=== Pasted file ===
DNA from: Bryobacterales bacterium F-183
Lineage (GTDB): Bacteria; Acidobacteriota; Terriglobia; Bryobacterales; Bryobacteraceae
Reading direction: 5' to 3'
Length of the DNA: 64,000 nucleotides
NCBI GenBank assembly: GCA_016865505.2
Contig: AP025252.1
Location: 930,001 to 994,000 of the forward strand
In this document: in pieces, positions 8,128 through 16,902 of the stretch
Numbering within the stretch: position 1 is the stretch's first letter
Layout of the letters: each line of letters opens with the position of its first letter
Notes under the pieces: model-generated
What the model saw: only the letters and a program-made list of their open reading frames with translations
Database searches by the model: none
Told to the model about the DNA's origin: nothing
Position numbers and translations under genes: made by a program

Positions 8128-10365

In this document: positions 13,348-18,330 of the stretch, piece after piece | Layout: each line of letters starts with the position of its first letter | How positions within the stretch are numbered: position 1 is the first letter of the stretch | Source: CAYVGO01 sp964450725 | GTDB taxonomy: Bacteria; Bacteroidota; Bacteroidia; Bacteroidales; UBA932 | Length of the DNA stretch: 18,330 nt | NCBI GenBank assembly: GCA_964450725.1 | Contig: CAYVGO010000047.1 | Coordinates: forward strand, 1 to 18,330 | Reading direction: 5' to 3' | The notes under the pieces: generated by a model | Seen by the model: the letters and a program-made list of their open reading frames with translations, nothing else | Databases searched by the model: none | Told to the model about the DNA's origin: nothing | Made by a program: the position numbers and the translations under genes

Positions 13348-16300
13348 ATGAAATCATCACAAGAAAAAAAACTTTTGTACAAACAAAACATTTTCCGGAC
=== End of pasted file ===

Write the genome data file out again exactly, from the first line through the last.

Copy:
DNA from: Bryobacterales bacterium F-183
Lineage (GTDB): Bacteria; Acidobacteriota; Terriglobia; Bryobacterales; Bryobacteraceae
Reading direction: 5' to 3'
Length of the DNA: 64,000 nucleotides
NCBI GenBank assembly: GCA_016865505.2
Contig: AP025252.1
Location: 930,001 to 994,000 of the forward strand
In this document: in pieces, positions 8,128 through 16,902 of the stretch
Numbering within the stretch: position 1 is the stretch's first letter
Layout of the letters: each line of letters opens with the position of its first letter
Notes under the pieces: model-generated
What the model saw: only the letters and a program-made list of their open reading frames with translations
Database searches by the model: none
Told to the model about the DNA's origin: nothing
Position numbers and translations under genes: made by a program

Positions 8128-10365

In this document: positions 13,348-18,330 of the stretch, piece after piece | Layout: each line of letters starts with the position of its first letter | How positions within the stretch are numbered: position 1 is the first letter of the stretch | Source: CAYVGO01 sp964450725 | GTDB taxonomy: Bacteria; Bacteroidota; Bacteroidia; Bacteroidales; UBA932 | Length of the DNA stretch: 18,330 nt | NCBI GenBank assembly: GCA_964450725.1 | Contig: CAYVGO010000047.1 | Coordinates: forward strand, 1 to 18,330 | Reading direction: 5' to 3' | The notes under the pieces: generated by a model | Seen by the model: the letters and a program-made list of their open reading frames with translations, nothing else | Databases searched by the model: none | Told to the model about the DNA's origin: nothing | Made by a program: the position numbers and the translations under genes

Positions 13348-16300
13348 ATGAAATCATCACAAGAAAAAAAACTTTTGTACAAACAAAACATTTTCCGGAC